Paul M. Griffin is Associate Chair for Undergraduate Studies and Associate Professor in the School of Industrial and Systems Engineering at Georgia Tech. His Ph.D. is in Industrial Engineering from Texas A&M University. His research and teaching interests are in manufacturing, logistics and economic decision analysis.
The Impact of Group Size and Project Duration on Capstone Design
Article first published online: 2 JAN 2013
2004 American Society for Engineering Education
Journal of Engineering Education
Volume 93, Issue 3, pages 185–193, July 2004
How to Cite
Griffin, P. M., Griffin, S. O. and Llewellyn, D. C. (2004), The Impact of Group Size and Project Duration on Capstone Design. Journal of Engineering Education, 93: 185–193. doi: 10.1002/j.2168-9830.2004.tb00805.x
- Issue published online: 2 JAN 2013
- Article first published online: 2 JAN 2013
- capstone design;
- group size;
- course duration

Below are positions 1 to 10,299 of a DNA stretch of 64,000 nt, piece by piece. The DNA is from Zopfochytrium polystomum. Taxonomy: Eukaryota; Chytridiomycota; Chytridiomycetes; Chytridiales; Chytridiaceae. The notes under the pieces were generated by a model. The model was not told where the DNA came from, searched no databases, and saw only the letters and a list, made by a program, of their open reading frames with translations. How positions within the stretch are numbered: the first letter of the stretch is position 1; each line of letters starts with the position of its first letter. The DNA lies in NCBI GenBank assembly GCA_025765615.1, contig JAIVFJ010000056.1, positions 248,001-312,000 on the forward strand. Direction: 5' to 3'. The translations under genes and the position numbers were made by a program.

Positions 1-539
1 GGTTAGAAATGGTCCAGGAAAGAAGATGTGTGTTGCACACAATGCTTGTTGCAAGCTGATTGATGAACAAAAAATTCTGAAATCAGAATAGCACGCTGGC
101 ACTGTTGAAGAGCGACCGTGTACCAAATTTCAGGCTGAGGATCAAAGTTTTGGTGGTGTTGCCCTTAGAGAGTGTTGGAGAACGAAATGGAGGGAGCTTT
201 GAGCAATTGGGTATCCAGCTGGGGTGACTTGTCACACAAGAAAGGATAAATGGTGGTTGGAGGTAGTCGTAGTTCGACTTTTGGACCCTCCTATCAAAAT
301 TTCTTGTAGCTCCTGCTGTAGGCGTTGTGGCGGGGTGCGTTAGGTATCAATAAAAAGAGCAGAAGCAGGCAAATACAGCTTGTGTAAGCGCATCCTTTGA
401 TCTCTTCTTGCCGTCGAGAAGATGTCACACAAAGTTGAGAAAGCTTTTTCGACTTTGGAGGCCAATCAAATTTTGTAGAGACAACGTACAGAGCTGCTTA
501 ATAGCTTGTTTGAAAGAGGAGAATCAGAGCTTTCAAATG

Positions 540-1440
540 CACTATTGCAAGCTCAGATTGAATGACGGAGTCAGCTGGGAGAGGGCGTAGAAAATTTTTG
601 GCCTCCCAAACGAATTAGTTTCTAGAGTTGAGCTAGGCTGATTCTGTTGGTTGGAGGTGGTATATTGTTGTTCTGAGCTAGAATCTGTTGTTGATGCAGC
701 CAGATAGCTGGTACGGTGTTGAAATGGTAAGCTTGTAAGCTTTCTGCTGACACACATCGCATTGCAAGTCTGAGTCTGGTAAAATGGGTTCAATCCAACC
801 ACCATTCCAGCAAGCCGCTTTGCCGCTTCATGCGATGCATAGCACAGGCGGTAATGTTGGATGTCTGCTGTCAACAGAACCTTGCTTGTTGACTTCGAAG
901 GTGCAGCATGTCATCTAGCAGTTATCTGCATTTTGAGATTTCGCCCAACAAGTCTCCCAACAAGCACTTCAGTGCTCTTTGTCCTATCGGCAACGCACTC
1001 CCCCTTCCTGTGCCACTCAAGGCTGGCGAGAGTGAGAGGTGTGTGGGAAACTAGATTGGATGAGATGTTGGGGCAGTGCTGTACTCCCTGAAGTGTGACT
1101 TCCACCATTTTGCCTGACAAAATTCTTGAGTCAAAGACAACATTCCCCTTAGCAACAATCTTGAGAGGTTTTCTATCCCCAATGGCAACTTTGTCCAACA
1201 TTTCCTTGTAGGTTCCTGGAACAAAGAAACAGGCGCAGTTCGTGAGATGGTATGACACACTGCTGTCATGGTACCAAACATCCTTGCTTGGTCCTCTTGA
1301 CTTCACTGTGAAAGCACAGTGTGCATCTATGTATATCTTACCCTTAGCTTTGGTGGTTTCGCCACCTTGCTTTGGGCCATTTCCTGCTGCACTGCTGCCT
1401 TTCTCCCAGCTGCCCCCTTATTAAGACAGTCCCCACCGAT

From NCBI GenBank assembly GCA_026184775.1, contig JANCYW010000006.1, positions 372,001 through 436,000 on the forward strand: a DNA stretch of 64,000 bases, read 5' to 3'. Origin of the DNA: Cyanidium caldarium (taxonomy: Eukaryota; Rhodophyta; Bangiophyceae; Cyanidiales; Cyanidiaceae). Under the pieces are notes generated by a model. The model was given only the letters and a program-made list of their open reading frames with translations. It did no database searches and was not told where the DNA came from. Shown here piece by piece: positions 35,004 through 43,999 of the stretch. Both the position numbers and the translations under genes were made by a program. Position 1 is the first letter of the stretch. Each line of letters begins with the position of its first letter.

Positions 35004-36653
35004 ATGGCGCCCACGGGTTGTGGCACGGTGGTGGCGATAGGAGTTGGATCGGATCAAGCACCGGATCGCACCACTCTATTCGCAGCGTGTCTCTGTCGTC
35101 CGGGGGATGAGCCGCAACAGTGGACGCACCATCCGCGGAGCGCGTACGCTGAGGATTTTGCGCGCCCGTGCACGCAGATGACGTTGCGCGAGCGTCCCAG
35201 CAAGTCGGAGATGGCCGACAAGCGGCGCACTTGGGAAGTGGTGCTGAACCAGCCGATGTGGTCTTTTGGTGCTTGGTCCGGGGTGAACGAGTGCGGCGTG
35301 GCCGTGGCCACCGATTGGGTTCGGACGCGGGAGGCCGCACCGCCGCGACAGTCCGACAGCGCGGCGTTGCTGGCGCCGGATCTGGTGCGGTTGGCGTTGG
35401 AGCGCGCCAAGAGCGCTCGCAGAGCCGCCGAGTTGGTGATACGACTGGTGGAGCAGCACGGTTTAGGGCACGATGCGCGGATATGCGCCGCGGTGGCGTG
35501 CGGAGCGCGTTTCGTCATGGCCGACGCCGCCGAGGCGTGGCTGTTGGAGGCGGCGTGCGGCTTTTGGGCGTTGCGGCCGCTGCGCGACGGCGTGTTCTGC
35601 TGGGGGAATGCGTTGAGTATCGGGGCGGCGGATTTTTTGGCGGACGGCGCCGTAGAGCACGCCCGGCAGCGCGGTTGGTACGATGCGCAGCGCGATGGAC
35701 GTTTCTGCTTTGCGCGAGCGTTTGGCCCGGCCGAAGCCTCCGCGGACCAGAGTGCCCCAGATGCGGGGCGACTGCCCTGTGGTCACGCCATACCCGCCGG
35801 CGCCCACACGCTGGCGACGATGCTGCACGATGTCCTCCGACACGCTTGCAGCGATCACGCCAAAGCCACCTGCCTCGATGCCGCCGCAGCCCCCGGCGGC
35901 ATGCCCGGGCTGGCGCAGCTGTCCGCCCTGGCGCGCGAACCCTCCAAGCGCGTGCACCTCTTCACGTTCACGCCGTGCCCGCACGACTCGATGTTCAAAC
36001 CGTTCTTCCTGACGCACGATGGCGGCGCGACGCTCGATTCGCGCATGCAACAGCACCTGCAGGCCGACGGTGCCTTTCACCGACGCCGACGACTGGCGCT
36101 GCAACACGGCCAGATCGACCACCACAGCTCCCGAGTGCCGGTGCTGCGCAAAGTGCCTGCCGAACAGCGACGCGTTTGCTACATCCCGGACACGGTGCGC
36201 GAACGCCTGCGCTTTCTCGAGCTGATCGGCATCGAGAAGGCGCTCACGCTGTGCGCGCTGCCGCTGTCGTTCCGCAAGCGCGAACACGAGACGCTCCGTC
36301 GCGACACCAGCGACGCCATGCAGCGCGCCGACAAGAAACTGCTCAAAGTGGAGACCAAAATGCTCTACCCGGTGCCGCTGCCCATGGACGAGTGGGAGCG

This paper discusses how group size and project duration impact capstone design in terms of learning objectives for the student, value to industry sponsors, and faculty resources. The analysis is based on survey results and an external faculty evaluation comparing a one-semester offering with a two-semester offering of capstone design in the School of Industrial and Systems Engineering at the Georgia Institute of Technology. In addition, we examine whether the stated learning objectives (technical writing skills, presentation skills, and technical analysis) for the course provide value to sponsors. Our findings suggest that the one-semester offering was preferred by both students and industry sponsors and required fewer resources. We also found that although students prefer smaller group sizes, sponsors do not have a definitive preference. Finally, we found that although technical analysis is significantly correlated with dollar value to the sponsor, technical writing skills and presentation skills were not.